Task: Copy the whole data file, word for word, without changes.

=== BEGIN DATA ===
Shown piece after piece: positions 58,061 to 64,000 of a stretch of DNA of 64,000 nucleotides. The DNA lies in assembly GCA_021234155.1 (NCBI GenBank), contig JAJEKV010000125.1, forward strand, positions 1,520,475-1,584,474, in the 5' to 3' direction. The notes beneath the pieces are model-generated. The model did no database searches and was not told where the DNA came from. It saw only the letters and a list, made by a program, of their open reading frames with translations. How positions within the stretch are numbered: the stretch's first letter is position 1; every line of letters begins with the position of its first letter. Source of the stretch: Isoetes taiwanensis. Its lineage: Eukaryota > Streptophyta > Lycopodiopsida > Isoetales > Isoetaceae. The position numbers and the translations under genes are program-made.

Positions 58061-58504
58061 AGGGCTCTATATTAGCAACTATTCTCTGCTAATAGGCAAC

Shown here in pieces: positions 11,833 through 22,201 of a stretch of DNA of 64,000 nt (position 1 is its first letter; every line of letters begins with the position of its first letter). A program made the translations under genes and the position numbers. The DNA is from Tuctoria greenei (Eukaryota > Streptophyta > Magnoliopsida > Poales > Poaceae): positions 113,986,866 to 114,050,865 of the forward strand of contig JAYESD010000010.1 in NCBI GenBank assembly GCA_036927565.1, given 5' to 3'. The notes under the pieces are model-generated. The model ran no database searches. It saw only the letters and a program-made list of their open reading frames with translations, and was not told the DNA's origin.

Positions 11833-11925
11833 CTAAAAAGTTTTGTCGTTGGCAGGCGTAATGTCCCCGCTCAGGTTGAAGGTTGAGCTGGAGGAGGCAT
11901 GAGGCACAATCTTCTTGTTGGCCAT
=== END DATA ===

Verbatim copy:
Shown piece after piece: positions 58,061 to 64,000 of a stretch of DNA of 64,000 nucleotides. The DNA lies in assembly GCA_021234155.1 (NCBI GenBank), contig JAJEKV010000125.1, forward strand, positions 1,520,475-1,584,474, in the 5' to 3' direction. The notes beneath the pieces are model-generated. The model did no database searches and was not told where the DNA came from. It saw only the letters and a list, made by a program, of their open reading frames with translations. How positions within the stretch are numbered: the stretch's first letter is position 1; every line of letters begins with the position of its first letter. Source of the stretch: Isoetes taiwanensis. Its lineage: Eukaryota > Streptophyta > Lycopodiopsida > Isoetales > Isoetaceae. The position numbers and the translations under genes are program-made.

Positions 58061-58504
58061 AGGGCTCTATATTAGCAACTATTCTCTGCTAATAGGCAAC

Shown here in pieces: positions 11,833 through 22,201 of a stretch of DNA of 64,000 nt (position 1 is its first letter; every line of letters begins with the position of its first letter). A program made the translations under genes and the position numbers. The DNA is from Tuctoria greenei (Eukaryota > Streptophyta > Magnoliopsida > Poales > Poaceae): positions 113,986,866 to 114,050,865 of the forward strand of contig JAYESD010000010.1 in NCBI GenBank assembly GCA_036927565.1, given 5' to 3'. The notes under the pieces are model-generated. The model ran no database searches. It saw only the letters and a program-made list of their open reading frames with translations, and was not told the DNA's origin.

Positions 11833-11925
11833 CTAAAAAGTTTTGTCGTTGGCAGGCGTAATGTCCCCGCTCAGGTTGAAGGTTGAGCTGGAGGAGGCAT
11901 GAGGCACAATCTTCTTGTTGGCCAT